In Contention‘s Guy Lodge has taken issue with yesterday’s riff about Baz Luhrmann‘s forthcoming 3D version of The Great Gatsby, which alluded to one or two concerns about what Luhrmann might do to F. Scott Fitzgerald‘s classic novel, and how costar Carey Mulligan, as I put it, is probably “too diplomatic to voice fears along these lines.”

(l.) Carey Mulligan during a video interview last weekend at ComicCon; (r.) Great Gatsby director Baz Luhrmann.

“I love how you’ve completely fabricated this certainty that Carey Mulligan is secretly on your side in all of this,” Lodge wrote. “If she had such misgivings, would she really have committed to the project?”

Here’s how I responded this morning in the comment thread:

Wells to Lodge: If you’re a gifted, A-list actress and you’ve been offered a shot at working with an impassioned brand-name director (i.e., one who isn’t necessarily on his aesthetic game the way he was 10 or 15 or 20 years ago but who’s still cooking with gas and full of beans) on an ambitious and/or nervy sort of project based on a greatly admired book by one of the great names of 20th Century literature, you may well decide that you owe it to yourself to take a risk and jump off the cliff and see what happens, etc.

“An artist who can’t think or act boldly or perhaps even recklessly from time to time isn’t an artist. Mulligan is obviously not stupid. If she’s seen Australia she knows what could possibly happen here. But she doesn’t want to play it timidly and safely. ‘Art isn’t easy’ plus she’s in the company of Leonardo DiCaprio and Tobey Maguire and Isla Ischer, etc. She’s figuring even if it’s a fiasco nobody will blame her for doing everything she can to breathe fresh life into Daisy Buchanan.

“Plus it’s…I was going to say it’s a great part but Mia Farrow‘s performance as Daisy Buchanan in Jack Clayton‘s 1974 film was so irksome that I wrote her off for years after that. But it’s certainly a part that allows for a performance by Mulligan that could work out nicely in this or that respect. At least theoretically.

“Honestly? I don’t know that I want to see Mulligan playing a flamboyantly unstable Zelda Fitzgerald-type airhead. I love C.M. for her class and sass and the aesthetic focus that led her to do that Manhattan stage adaptation of Through A Glass Darkly (and okay, her sexiness), but as Daisy she’ll have to suppress a good deal of what she seems to be basically about.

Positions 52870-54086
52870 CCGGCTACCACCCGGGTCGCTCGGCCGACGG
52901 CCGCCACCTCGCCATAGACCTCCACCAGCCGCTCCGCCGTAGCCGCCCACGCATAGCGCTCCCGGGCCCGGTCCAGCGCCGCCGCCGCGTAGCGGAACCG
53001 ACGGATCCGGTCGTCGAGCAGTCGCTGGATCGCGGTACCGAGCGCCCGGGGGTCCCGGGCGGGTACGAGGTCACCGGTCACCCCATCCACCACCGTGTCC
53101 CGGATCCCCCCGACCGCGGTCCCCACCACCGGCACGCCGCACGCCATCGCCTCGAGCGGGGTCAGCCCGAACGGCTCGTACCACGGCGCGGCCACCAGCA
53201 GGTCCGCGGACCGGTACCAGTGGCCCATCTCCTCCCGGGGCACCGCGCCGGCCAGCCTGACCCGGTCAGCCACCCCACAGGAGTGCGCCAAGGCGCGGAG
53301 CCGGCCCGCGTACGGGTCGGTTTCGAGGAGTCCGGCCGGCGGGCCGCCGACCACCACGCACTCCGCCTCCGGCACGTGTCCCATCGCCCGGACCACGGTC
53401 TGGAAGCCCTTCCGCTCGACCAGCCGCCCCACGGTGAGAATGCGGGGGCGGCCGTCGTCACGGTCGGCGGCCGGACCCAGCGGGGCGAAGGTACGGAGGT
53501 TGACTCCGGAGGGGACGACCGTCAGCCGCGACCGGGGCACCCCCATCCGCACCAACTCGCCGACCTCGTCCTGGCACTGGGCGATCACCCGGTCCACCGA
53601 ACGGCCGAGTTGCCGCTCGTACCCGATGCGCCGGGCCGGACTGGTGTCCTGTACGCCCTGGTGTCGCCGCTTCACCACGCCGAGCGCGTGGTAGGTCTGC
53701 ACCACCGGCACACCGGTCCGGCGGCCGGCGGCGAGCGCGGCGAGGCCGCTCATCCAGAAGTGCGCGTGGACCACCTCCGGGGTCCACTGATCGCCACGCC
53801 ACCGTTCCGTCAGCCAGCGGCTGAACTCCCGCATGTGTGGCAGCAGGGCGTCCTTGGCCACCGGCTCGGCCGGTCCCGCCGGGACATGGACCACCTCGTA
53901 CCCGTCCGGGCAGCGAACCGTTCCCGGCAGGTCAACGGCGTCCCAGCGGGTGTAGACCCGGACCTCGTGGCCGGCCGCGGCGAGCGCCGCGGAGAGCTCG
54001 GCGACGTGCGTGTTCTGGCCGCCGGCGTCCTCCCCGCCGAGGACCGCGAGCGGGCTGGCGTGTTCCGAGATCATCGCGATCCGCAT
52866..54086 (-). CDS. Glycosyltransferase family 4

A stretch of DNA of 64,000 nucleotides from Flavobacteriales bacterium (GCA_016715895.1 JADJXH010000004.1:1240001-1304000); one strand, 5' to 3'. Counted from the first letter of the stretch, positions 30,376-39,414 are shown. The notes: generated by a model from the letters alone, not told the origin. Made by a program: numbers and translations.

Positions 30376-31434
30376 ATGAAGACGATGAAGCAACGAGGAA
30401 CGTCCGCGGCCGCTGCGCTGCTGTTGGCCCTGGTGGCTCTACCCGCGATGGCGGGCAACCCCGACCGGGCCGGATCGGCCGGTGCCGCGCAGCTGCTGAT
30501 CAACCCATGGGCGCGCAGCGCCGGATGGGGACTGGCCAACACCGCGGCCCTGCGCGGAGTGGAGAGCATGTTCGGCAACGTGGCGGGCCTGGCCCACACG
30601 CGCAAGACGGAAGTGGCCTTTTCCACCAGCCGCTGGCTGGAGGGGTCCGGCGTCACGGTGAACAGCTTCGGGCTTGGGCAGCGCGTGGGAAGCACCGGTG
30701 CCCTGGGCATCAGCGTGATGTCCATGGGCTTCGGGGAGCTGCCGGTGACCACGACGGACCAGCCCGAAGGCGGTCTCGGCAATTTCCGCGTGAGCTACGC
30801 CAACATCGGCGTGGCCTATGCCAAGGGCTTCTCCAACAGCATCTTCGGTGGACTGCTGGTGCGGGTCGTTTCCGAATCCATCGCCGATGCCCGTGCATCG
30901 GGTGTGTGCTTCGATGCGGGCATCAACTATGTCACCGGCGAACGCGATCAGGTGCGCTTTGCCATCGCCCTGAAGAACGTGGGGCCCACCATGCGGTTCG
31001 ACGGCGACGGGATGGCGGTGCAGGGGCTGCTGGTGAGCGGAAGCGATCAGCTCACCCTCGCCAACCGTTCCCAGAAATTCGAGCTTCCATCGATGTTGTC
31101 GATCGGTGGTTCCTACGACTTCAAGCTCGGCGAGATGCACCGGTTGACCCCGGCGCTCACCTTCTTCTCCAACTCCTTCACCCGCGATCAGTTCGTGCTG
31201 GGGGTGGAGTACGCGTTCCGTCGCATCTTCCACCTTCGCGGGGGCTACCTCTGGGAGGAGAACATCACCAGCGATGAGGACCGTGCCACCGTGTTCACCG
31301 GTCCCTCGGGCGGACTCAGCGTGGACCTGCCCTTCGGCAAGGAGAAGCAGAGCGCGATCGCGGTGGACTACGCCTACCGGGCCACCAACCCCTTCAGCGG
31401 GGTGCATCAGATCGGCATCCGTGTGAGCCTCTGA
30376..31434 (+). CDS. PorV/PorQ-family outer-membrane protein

“I wrote that she’s ‘too diplomatic to voice fears along these lines’ because YOU AND I KNOW, GUY, that despite whatever particular enthusiasm she’s feeling about the role and this film that she’s almost certainly nursing fears about the whole thing going wrong in some horrifically miscalculated way (as Australia did).

“What if Luhrmann had managed to shoot his own Alexander the Great movie as a competitor to Oliver Stone‘s version? Can you imagine what that might have been? In terms of the potential excess, I mean? The mind cartwheels.

“I mean, c’mon, a Great Gatsby movie in 3D…? To what possible end?

“The idea of transforming the Capulets and Montagues into warring, swaggering, gun-toting gangsta clans in flashy urban threads and driving around in hot cars …that was cool. But you know that no good can come of doing Gatsby in 3D unless Baz just shoots it plain and simple and straight in a Masterpiece Theatre way (which you KNOW he’s incapable of doing), in which case the 3D would just ‘be there,’ so to speak — it wouldn’t stand in the way or block the path or vulgarize whatever remnant of Fitzgerald’s novel that might still work in this day and age. If Baz cooled his jets and just shot it in 3D (which, again, WILL NOT HAPPEN) the technology might not muck things up in any sort of coarse or obnoxious way. It would just ‘be in 3-D’…which might be okay.

“But you KNOW Baz can’t leave well enough alone, and that’s why Mulligan is almost certainly scared. She’s a brave enough artist to go for it regardless and who among us doesn’t respect her for that? But don’t tell me she hasn’t awoken at 4:30 in the morning once or twice since signing to do this thing & asked herself, ‘My God, what have I done?’ I’m not saying she’s ‘on my side’, but she’s a highly alert and perceptive artist of the first order, and she knows or has sensed or at least considered everything I’ve written here….c’mon.

“Fear is a natural component of creativity. And the right kind of fear feeds the fire.”